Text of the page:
Recent Sonia-linked floating rate note issuances have used the compounded basis and also use a so-called five-day observation lag period, meaning the end of the interest observation period lags the interest payment date by five days to provide cashflow certainty.
“This is different to other instruments, such as FRNs linked to the secured overnight financing rate [SOFR] used in the US, under which a weighted average rate is used, and the same rate is applied for the final four days of the interest period,” said Katie Kelly, senior director, market practice and regulatory policy at the International Capital Market Association (ICMA).
Unlike Libor, Sonia has no term structure meaning it doesn’t have relevant yield curves for different maturities (one-week, three months or even 10-year transactions for example). Libor is also quoted in five currencies including the US dollar and the euro.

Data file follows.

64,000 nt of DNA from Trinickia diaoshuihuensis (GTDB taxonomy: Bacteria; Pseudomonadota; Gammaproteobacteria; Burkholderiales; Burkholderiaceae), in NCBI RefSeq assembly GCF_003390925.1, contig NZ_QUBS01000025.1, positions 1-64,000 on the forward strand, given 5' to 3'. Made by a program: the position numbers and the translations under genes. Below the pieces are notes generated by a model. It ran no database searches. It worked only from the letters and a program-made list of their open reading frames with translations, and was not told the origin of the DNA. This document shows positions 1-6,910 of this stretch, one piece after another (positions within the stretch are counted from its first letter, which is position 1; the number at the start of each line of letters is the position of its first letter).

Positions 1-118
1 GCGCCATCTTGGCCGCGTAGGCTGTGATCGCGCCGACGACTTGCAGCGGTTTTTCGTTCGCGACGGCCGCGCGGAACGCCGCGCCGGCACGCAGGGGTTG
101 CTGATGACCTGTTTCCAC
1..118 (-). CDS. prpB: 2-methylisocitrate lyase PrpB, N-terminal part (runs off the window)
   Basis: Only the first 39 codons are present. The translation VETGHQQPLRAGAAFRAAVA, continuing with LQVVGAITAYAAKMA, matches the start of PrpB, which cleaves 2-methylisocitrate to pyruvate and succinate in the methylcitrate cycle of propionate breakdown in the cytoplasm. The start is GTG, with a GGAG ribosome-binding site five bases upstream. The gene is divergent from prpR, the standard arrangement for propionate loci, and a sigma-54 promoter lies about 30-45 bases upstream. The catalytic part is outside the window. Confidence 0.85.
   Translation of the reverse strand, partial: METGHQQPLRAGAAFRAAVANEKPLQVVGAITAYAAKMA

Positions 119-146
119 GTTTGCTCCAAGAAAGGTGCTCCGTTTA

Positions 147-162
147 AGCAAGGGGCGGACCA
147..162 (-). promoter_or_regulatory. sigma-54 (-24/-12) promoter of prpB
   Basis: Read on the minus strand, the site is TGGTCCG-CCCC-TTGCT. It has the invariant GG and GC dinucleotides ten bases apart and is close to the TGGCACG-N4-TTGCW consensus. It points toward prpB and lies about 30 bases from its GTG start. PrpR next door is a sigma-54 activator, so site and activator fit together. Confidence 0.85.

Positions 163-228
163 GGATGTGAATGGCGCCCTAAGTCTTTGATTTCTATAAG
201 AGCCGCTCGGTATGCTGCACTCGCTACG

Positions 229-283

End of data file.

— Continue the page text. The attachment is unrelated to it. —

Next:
Sonia is referred to as a risk-free rate (RFR) because its calculation doesn’t include the bank credit risk or the liquidity premium inherent in Libor.
“We are in a situation post-Libor scandal, where the global regulatory community, led by the Fed, the BoE and the Commodity Futures Trading Commission, is taking a strong position that says: anything that is transaction-linked is better than something that involves a level of expert judgement,” says one market participant on the advisory side. “I would argue that there is a role for well-controlled expert judgement or a range of reasons.”
Because it’s based on actual transactions, Sonia can be a more volatile rate than Libor, and typically sits a few basis points above or below it at any given time. Similar concerns have been voiced against Sofr, as its calculation is based on transactions in the overnight repurchase agreement market which can be subject to big fluctuations.